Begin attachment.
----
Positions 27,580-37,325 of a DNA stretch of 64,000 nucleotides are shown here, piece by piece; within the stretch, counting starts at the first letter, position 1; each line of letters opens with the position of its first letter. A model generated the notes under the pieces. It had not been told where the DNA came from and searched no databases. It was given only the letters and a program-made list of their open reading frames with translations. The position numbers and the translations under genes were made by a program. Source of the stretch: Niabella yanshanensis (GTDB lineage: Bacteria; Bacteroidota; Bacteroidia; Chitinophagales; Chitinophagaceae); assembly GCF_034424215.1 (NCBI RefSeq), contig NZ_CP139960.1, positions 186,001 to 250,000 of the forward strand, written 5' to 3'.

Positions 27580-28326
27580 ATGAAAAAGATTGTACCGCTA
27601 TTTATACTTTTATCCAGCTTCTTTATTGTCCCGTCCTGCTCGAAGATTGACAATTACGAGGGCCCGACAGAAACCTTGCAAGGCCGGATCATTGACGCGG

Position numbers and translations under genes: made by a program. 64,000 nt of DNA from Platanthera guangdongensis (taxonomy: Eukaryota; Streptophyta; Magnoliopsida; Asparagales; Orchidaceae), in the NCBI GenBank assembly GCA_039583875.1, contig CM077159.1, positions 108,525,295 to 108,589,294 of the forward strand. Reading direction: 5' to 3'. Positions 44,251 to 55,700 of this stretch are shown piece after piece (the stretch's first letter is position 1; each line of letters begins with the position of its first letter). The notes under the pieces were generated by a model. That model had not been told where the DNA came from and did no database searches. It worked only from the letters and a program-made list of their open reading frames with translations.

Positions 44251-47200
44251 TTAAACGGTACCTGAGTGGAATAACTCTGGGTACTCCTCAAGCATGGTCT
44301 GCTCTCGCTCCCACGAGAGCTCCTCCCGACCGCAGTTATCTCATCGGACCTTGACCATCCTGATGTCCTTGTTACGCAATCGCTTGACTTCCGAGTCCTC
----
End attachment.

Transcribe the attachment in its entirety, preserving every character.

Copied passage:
Positions 27,580-37,325 of a DNA stretch of 64,000 nucleotides are shown here, piece by piece; within the stretch, counting starts at the first letter, position 1; each line of letters opens with the position of its first letter. A model generated the notes under the pieces. It had not been told where the DNA came from and searched no databases. It was given only the letters and a program-made list of their open reading frames with translations. The position numbers and the translations under genes were made by a program. Source of the stretch: Niabella yanshanensis (GTDB lineage: Bacteria; Bacteroidota; Bacteroidia; Chitinophagales; Chitinophagaceae); assembly GCF_034424215.1 (NCBI RefSeq), contig NZ_CP139960.1, positions 186,001 to 250,000 of the forward strand, written 5' to 3'.

Positions 27580-28326
27580 ATGAAAAAGATTGTACCGCTA
27601 TTTATACTTTTATCCAGCTTCTTTATTGTCCCGTCCTGCTCGAAGATTGACAATTACGAGGGCCCGACAGAAACCTTGCAAGGCCGGATCATTGACGCGG

Position numbers and translations under genes: made by a program. 64,000 nt of DNA from Platanthera guangdongensis (taxonomy: Eukaryota; Streptophyta; Magnoliopsida; Asparagales; Orchidaceae), in the NCBI GenBank assembly GCA_039583875.1, contig CM077159.1, positions 108,525,295 to 108,589,294 of the forward strand. Reading direction: 5' to 3'. Positions 44,251 to 55,700 of this stretch are shown piece after piece (the stretch's first letter is position 1; each line of letters begins with the position of its first letter). The notes under the pieces were generated by a model. That model had not been told where the DNA came from and did no database searches. It worked only from the letters and a program-made list of their open reading frames with translations.

Positions 44251-47200
44251 TTAAACGGTACCTGAGTGGAATAACTCTGGGTACTCCTCAAGCATGGTCT
44301 GCTCTCGCTCCCACGAGAGCTCCTCCCGACCGCAGTTATCTCATCGGACCTTGACCATCCTGATGTCCTTGTTACGCAATCGCTTGACTTCCGAGTCCTC